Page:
Bloomberg: One-third of U.S. restaurants facing permanent closure, forecast says

Bloomberg: One-third of U.S. restaurants facing permanent closure, forecast says. “As many as 231,000 of the nation’s roughly 660,000 eateries will likely shut down this year, according to an estimate from restaurant consultancy Aaron Allen & Associates provided to Bloomberg News. This will bring the industry’s steady growth to a halt and mark the first time in two decades that U.S. restaurant counts don’t climb. Restaurants have already shed millions of jobs this year, economic data show.”

As Restaurants And Bars Reopen, Servers Worry They Could Catch Coronavirus: ‘There Are No Safety Nets For Me’ (Block Club Chicago)

Block Club Chicago: As Restaurants And Bars Reopen, Servers Worry They Could Catch Coronavirus: ‘There Are No Safety Nets For Me’. “The city entered Phase 3 of reopening from coronavirus on June 3, allowing restaurants to open for patio service with strict safety precautions. Bars and breweries can join them in reopening as of Wednesday. But obedience to these guidelines — requiring guests wear face masks when not eating and social distance — has been mixed, which has servers like Alicia Rottman concerned about returning to work.”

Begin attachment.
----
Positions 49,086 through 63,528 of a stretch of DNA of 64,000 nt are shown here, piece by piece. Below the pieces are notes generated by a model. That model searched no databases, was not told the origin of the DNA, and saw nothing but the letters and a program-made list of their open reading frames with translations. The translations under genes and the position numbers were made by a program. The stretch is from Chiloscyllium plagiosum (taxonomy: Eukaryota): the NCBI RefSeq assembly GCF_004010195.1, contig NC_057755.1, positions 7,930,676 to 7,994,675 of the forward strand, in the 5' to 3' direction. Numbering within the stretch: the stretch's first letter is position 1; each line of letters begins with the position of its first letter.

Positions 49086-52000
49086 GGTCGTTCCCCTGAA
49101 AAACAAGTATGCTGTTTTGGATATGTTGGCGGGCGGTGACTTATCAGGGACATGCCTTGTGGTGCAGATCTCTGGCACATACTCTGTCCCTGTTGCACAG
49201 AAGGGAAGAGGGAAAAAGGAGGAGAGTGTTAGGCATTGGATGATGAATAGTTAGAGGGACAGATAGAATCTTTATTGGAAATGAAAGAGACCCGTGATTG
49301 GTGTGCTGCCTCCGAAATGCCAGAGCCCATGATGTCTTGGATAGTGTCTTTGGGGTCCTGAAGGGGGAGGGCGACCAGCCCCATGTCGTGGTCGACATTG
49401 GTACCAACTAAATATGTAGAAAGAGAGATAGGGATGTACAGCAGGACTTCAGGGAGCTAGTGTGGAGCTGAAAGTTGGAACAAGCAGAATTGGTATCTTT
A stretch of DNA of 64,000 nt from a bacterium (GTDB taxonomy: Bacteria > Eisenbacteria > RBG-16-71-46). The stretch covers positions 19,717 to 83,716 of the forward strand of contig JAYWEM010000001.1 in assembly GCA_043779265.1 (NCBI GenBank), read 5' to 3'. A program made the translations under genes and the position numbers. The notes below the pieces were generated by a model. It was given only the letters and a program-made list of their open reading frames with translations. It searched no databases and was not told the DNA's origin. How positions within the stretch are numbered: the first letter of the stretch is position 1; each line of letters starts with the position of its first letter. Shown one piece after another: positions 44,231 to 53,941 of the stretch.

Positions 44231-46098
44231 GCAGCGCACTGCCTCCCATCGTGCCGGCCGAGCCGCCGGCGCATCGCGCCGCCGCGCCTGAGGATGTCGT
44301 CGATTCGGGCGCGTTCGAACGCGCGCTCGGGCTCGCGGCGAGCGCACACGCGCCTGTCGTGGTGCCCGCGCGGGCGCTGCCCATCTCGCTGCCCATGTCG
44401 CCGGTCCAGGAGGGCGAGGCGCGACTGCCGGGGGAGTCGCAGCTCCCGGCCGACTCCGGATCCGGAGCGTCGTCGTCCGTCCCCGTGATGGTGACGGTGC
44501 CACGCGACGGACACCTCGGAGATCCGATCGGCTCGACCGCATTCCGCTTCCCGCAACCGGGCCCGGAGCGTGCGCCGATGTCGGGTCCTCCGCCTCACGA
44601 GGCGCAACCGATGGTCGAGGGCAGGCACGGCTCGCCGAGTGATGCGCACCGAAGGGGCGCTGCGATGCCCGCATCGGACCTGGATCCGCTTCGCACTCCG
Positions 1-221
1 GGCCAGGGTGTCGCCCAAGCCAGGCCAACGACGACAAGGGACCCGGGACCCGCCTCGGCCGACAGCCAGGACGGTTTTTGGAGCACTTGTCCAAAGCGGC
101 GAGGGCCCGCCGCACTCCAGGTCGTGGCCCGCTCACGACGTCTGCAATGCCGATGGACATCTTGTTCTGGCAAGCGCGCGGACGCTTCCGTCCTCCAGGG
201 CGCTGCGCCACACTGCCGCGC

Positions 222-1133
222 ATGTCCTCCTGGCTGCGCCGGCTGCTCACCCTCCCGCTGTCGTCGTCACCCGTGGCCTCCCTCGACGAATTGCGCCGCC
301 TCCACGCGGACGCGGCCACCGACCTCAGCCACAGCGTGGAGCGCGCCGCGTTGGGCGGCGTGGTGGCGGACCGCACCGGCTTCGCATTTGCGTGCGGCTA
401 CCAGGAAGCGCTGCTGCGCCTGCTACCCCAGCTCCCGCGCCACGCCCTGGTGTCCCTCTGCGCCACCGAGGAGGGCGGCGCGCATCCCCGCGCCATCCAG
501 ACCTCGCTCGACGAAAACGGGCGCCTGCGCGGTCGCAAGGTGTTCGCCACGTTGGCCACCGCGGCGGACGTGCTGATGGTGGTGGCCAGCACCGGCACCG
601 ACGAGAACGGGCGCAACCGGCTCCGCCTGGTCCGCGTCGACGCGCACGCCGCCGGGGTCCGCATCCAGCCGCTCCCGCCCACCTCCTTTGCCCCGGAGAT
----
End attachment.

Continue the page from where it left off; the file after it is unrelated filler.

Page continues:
New York Times: Can Anyone Save New York’s Bars and Restaurants?

New York Times: Can Anyone Save New York’s Bars and Restaurants?. “I have worked in the restaurant industry for 41 years, as a server, a bartender and, for the past 22 years, an owner. We have weathered upheavals, 9/11, the downturn of 2008 and Hurricane Sandy. But the food and beverage service industry has been hit harder than almost any other in this pandemic, accounting for 60 percent of the jobs lost in March. Those are unprecedented numbers, and none of us has ever seen anything like the troubles looming on the horizon for our industry, particularly for smaller, independent owners like me.”

BuzzFeed News: Grubhub Collected Record Fees From Restaurants Struggling To Stay Alive During The Pandemic

BuzzFeed News: Grubhub Collected Record Fees From Restaurants Struggling To Stay Alive During The Pandemic. “Restaurant owners have long complained that fees charged by ordering platforms like Grubhub, often ranging from 15% to 30%, make orders less profitable, and sometimes unprofitable — but businesses have no choice but to use them if they want to retain customers. They also discovered Grubhub was secretly buying up thousands of restaurant domain names and using them to build shadow websites that competed with pages operated by restaurants. Now, with dining rooms closed and lockdowns still in effect, takeout orders facilitated by platforms like Gruhub have become a crucial source of business.”